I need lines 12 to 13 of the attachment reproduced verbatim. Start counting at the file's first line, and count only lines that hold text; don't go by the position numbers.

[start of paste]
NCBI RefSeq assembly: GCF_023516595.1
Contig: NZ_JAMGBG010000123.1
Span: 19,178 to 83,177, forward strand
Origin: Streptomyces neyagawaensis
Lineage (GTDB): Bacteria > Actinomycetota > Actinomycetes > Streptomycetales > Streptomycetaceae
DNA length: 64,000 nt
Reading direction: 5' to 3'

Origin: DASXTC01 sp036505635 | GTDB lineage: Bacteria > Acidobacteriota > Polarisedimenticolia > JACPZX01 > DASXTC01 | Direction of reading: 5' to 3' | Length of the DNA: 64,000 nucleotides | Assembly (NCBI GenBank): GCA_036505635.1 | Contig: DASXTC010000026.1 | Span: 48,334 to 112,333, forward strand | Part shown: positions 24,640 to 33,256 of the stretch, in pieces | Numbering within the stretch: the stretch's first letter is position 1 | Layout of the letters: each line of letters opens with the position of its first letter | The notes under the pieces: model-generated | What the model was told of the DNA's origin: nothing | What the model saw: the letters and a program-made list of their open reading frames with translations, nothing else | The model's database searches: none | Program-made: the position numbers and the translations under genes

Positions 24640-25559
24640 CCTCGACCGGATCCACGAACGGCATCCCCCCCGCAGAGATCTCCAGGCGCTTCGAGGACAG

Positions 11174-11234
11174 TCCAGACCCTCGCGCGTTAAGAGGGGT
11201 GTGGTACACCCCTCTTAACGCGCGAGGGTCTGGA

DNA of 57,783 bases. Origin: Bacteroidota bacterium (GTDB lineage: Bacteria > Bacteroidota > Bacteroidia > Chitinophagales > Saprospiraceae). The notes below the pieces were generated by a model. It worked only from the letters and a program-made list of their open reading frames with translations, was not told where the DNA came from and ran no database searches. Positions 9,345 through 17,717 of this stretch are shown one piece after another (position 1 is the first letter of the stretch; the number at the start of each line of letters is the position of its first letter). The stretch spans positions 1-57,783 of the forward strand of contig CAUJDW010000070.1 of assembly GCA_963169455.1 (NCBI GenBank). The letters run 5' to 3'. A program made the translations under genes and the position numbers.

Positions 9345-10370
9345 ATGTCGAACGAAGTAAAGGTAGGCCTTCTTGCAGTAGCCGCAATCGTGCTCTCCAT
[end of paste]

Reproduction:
11174 TCCAGACCCTCGCGCGTTAAGAGGGGT
11201 GTGGTACACCCCTCTTAACGCGCGAGGGTCTGGA